[Coral-List] Assessing reef health through fish ID

Andrew Halford andrew.halford at gmail.com
Wed Mar 18 22:43:01 EDT 2015


You will always get differing opinions about what are the best species to
survey. At the end of the day you are just choosing "proxies" to keep an
eye on reef health. The trick is to focus on a small group of species so
that it will be far easier to train people and maintain the counts over
time. Power in monitoring programs comes from the time series not from the
number of species you count. How many species you count is far less
important than doing it well and doing it for an extended period.

As for which species, you have been given some worthwhile examples such as
butterfly fish which are easy to identify and count. What you will need to
consider however, is that you will not get good counts across all fish
species using one methodology. For example, trying to count larger, more
mobile species such as the larger Lutjanids, Lethrinids and Serranids on 30
m x 2m or 5m transects or 7.5m radius point counts will likely produce
zero-inflated counts which will give you very poor power to detect

If your primary interest is to track reef fish community structure through
time then counting a suite of species on your transects will give you a
perfectly good signal for this. However if you are also interested in
looking at species that are targeted by fishing and you wish to compare
counts inside and out of protected areas then you will have to consider
timed swims or larger transects as a means to obtaining better abundance
estimates of the larger more mobile species that are typically targeted
through fishing.

Melita Samoilys is a perfect local contact for deciding what species to
monitor and would perhaps enable you to build on their work rather than
replicate it . And I would also point you to the extensive body of research
published by Gary Russ and Angel Alcala which has used visual census counts
over many years to provide a wonderful picture of the dynamics of fish
communities subjected to fishing and protection over an extended period of

Some references to get you started would be..

Russ & Alcala (1996) Marine reserves: rates and patterns of recovery and
decline of large predatory fish. Ecological Applications 6 (3): 947-961

Russ & Alcala (2004) Marine reserves: long-term protection is required for
full recovery of predatory fish populations. Oecologia 138 (4): 622-627

If you can't access these papers drop me an email and I can help.



Andrew Halford PhD

Research Scientist, Monitoring (Kimberley Marine Parks)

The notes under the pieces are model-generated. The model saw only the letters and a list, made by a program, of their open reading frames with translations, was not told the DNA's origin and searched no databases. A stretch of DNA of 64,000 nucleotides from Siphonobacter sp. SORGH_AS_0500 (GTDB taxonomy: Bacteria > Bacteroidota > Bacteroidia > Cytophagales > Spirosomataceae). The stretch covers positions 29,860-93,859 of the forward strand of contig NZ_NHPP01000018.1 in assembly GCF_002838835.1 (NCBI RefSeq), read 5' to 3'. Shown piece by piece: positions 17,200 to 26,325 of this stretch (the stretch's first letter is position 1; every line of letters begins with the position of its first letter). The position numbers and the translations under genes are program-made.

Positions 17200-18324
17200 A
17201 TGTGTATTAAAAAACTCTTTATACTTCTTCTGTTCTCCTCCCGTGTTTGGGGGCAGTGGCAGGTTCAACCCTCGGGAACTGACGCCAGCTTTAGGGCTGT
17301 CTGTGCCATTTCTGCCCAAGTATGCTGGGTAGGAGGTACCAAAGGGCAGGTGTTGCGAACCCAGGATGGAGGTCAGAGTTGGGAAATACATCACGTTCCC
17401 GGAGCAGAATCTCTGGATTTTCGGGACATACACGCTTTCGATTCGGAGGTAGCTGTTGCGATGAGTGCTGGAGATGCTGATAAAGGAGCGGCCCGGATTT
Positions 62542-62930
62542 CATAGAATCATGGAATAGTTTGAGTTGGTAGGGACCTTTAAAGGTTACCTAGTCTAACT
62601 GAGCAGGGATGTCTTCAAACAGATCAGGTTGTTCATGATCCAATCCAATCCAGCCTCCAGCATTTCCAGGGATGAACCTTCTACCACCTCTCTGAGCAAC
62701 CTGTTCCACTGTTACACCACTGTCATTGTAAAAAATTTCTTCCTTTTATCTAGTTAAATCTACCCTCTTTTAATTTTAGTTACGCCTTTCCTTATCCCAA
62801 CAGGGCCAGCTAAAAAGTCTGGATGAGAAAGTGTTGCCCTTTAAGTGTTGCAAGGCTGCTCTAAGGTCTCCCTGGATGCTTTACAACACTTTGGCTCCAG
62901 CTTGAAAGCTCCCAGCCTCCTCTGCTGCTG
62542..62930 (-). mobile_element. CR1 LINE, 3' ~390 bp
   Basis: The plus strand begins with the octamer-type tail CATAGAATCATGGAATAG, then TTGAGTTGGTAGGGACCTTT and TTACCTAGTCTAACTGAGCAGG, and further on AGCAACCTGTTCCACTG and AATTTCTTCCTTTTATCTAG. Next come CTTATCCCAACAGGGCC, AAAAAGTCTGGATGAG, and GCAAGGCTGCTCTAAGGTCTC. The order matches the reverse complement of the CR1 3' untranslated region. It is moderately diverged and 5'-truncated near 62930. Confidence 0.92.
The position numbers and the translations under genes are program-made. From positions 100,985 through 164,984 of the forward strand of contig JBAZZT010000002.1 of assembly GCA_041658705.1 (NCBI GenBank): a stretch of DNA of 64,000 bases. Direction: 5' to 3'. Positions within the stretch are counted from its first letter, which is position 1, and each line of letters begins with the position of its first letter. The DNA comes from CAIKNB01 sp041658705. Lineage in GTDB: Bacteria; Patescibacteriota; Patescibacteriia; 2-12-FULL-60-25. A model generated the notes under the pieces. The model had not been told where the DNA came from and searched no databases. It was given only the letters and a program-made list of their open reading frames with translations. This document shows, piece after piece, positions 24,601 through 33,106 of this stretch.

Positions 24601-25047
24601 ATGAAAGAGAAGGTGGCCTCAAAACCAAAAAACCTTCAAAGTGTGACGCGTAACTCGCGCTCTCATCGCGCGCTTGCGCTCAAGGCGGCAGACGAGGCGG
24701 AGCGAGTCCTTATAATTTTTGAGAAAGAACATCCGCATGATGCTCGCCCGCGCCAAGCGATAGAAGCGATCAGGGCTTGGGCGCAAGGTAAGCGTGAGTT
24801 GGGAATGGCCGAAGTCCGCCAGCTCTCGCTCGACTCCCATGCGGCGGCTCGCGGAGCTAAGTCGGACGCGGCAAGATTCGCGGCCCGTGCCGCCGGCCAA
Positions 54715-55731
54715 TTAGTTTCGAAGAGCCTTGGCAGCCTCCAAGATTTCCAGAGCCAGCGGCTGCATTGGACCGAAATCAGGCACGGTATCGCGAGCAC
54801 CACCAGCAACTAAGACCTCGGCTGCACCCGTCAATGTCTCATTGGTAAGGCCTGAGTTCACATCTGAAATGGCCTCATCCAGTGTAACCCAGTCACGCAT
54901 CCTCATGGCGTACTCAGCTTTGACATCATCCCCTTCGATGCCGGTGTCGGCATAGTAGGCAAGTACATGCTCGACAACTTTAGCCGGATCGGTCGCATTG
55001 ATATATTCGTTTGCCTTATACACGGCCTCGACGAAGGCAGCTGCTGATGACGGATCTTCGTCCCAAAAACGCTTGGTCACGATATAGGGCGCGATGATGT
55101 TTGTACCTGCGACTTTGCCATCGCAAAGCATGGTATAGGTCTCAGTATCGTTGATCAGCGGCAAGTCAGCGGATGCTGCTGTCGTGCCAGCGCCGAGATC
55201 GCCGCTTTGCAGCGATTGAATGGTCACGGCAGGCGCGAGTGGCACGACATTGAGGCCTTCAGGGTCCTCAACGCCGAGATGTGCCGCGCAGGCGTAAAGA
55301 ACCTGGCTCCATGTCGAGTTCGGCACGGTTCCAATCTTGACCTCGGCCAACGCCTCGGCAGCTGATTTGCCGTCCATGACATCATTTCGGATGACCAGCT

Dept. Parks & Wildlife

17 Dick Perry Ave, Kensington WA 6151

(Ph): +61 (0) 8 9219 9795; (mob): +61 (0) 468 419473

On 18 March 2015 at 13:47, David Obura <dobura at cordioea.net> wrote:

> Hi Gus,
> For community-based fish/fisheries work in Mozambique there are a number
> of programs already in place that would be good for you to connect with.
> Most directly, I'd put you in touch with Dr. Melita Samoilys (CORDIO) and
> Dr. Nick Hill (Zoological Society of London) who are working on such issues
> in Cabo Delgado in the north. They can give you information on
> national/local partners as well in Mozambique, as the the government has
> had a small scale fisheries programme running for over 20 years that any
> new initiatives should ensure to build on/collaborate with.
> Mozambique has a strong focus on development of CCPs (local fishery
> organizations) as the node for interactions with community fishers.  If by
> volunteers you mean divers and tourists, then things might be quite
> different. But Melita and Nick can assist with the questions you ask ...
> regards,
> David Obura
> CORDIO East Africa
> #9 Kibaki Flats, Kenyatta Beach, Bamburi Beach
> P.O.BOX 10135 Mombasa 80101, Kenya
> www.cordioea.net ; Email: dobura at cordioea.net; davidobura at gmail.com
> Mobile: +254-715 067417; skype dobura; Twitter @dobura
> >
> >
> > ------------------------------
> >
> > Message: 3
> > Date: Tue, 17 Mar 2015 09:17:45 +0000
> > From: Gus Fordyce <GusFordyce.2011 at my.bristol.ac.uk>
> > Subject: [Coral-List] Assessing reef health through fish ID
> > To: coral-list at coral.aoml.noaa.gov
> > Message-ID:
> >       <
> CAN_vqstRhpzOeYeeOPnMr+asaEVU3Uc9VA5_ratVOesP85LbbA at mail.gmail.com>
> > Content-Type: text/plain; charset=UTF-8
> >
> > Dear coral-listers,
> >
> > I'm about to start a position in Mozambique as scientific coordinator
> for a
> > marine conservation volunteer program, and could use some guidance. One
> of
> > my key roles upon arriving out there will be to design a fish ID training
> > program that will standardize the way volunteers collect data on species
> > abundances and locations, all with the aim of assessing the changing
> health
> > of the reefs without introducing volunteer bias.
> >
> > What species (or even taxa) are sensitive to changes in reef health and
> so
> > can be a good measure of the health of the reef? My immediate thought was
> > to look near the top end of the food chain, but I also want volunteers to
> > have a good chance of seeing them so we can build a large dataset and
> they
> > can have a good time!
> >
> > Advice on successful training techniques would also be helpful.
> > Any and all help is much appreciated,
> >
> > Cheers,
> > Gus Fordyce
> >
> > MSci Biology student
> > University of Bristol
> >
> >
> > ------------------------------
> >
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Andrew Halford Ph.D
Research Scientist (Kimberley Marine Parks)|  Adjunct Research Scientist
(Curtin University)
Dept. Parks and Wildlife
Western Australia

Ph: +61 8 9219 9795
Mobile: +61 (0) 468 419 473

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